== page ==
The title of “Father” embodies Benjamin Sim, pastor to parishioners in Mary the Queen Parish, where he had served from the 1990s to 2004 and Sacred Heart Parish in Cebu City.
He is fondly called Angkong by his many parishioners, people who had served and are still part of his staff and members of communities whose lives he had touched.
Sim was instrumental in instituting the Christian Life Community of the Philippines and the Chinese Catholic Youth, forerunner of the Filipino-Chinese Catholic Youth.
Soft-spoken, he nevertheless packs high-powered messages of love from the Gospel through the Ignatian Spiritual formation which had given many the opportunity to become today’s “agents of change.”
Sim’s pastoral influence is felt from the north in Baguio City to the deep south in Zamboanga City.
As a former CLCP ecclesiastical assistant, he has friends in almost every continent – Asia, Europe, Latin America, North America, Australia, Africa – where the CLC is found.
It is rare to find someone from a middle class traditional Chinese family in Manila who heeds the call of priesthood.
Indeed, the Sim patriarch had wanted his heir to succeed him and enter the small department store family business on Escolta St., considered the upmarket shopping district in the 1950s and 1960s in Sta. Cruz. But God’s calling was more powerful than filial obedience.
Sim thinks with “out of the box” discernment.
While dedicated to, and passionate about, his chosen vocation, he uses non-traditional methods to teach.
He has a university degree in animal husbandry; his love for animals soon spread to love of neighbors. Friendship is his top priority.
He never hesitates to help his friends as much as he can. He shares materials with them; books (oftentimes not returned for years), articles, music, movies, musical recordings, food and his favorite imported coffee.
He even shares his Sunday homily in advance for people to collect. He likes being treated to meals and having good conversations with friends and occasionally cracks witty anecdotes.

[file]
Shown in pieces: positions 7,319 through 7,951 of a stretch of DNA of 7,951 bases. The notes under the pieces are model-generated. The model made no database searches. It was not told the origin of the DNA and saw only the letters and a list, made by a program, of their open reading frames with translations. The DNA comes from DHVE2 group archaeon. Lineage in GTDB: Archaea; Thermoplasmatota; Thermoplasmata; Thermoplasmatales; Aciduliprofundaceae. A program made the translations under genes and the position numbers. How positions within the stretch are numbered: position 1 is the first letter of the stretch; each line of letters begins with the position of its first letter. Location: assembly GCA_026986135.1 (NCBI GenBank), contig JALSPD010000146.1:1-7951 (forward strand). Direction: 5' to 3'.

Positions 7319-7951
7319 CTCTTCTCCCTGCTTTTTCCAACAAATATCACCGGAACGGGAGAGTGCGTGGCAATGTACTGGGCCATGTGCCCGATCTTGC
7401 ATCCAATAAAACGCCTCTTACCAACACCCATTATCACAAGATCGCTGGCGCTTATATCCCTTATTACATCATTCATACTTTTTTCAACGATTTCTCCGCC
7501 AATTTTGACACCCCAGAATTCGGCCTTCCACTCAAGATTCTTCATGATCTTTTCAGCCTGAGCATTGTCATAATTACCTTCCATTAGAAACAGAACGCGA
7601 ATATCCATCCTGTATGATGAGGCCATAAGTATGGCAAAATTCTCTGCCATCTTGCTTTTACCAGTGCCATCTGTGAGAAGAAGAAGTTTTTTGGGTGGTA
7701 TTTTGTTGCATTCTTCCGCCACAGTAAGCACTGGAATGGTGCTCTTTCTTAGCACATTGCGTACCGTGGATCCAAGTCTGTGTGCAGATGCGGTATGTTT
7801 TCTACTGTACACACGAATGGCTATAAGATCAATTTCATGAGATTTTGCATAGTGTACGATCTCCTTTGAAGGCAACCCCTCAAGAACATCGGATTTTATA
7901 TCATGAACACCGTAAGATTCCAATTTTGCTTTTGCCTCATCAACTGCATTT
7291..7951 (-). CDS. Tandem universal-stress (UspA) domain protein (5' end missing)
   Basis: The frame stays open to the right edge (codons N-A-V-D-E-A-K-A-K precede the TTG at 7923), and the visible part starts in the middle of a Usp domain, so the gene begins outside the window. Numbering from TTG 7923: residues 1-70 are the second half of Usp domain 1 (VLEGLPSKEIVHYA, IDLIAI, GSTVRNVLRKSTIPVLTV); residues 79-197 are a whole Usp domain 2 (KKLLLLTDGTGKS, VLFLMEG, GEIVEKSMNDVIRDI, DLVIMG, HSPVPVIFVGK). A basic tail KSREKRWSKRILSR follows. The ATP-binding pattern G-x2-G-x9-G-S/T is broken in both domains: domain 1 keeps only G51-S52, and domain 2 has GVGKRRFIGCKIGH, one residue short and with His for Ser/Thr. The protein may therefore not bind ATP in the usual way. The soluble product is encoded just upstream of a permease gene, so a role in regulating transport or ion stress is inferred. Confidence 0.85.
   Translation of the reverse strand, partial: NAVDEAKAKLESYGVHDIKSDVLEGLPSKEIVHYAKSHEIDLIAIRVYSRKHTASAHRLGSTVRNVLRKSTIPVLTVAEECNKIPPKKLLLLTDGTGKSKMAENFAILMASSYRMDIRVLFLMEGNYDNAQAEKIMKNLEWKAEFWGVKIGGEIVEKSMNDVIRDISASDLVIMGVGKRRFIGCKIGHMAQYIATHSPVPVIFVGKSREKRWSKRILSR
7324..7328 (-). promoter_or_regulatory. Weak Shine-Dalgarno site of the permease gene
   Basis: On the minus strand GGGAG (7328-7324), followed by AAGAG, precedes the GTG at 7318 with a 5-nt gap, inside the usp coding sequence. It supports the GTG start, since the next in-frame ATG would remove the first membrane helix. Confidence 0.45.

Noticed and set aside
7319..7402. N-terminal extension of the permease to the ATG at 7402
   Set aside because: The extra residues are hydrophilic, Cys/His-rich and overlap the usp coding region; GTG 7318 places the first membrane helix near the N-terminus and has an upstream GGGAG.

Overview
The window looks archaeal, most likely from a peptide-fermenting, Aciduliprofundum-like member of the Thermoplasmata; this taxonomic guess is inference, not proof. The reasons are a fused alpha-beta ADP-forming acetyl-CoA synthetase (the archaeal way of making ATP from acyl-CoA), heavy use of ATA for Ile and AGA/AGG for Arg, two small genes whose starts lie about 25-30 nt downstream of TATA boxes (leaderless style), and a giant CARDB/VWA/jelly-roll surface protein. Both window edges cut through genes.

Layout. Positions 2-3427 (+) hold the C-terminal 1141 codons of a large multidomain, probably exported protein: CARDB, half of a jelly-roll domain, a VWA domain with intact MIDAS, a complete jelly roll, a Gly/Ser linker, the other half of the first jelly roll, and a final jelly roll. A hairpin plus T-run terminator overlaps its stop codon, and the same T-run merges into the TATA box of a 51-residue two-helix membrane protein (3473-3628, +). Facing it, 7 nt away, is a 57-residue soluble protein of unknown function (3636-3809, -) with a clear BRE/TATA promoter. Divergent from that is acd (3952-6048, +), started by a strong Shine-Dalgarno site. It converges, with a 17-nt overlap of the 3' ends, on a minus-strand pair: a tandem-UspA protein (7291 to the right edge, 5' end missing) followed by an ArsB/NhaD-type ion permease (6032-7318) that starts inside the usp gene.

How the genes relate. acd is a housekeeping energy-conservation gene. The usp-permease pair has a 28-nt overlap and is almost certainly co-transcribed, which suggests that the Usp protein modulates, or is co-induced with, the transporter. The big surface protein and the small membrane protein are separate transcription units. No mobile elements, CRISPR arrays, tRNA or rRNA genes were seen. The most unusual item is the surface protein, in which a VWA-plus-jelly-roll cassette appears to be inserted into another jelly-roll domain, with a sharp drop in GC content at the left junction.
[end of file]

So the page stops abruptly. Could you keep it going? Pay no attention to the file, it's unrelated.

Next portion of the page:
He is canny in spotting timid people who, like him, are not outspoken. He helps people open up by exposing them to key experiences, and encourages them to take action. He usually invites and brings protégés to leadership training seminars, retreats, and even to Jesuit conferences.
Thus, he helps forge lay participation and partnership.
Once, there was a family who had suffered a financial crisis. Sim helped by allowing them to set up a small bibingka, puto bungbong and palitaw stand on Sundays at the parish to augment their income, in spite of strong protests from some parishioners who feared the parish would turn into a marketplace.
But the spirit of charity prevailed. Eventually, the family’s fortune reversed. Today, these native treats are also enjoyed by locals at Cebu’s Sacred Heart Parish.
There is much to say about Sim, but the easiest way to describe him is how he sees himself.
He regards himself as a night street lamplighter during the era before the days of electricity. When darkness comes, the streetlamps are lighted one by one. A trail of light is visible but not the one who lights them.
The Scriptures say, “You will know them by their fruits.” (Matthew 7:16)
Indeed, we come to know Angkong best by seeing the bountiful fruit from his love and labor. — First published in Tulay Fortnightly, Chinese-Filipino Digest 27, no. 3 (July 8-21, 2014): 9.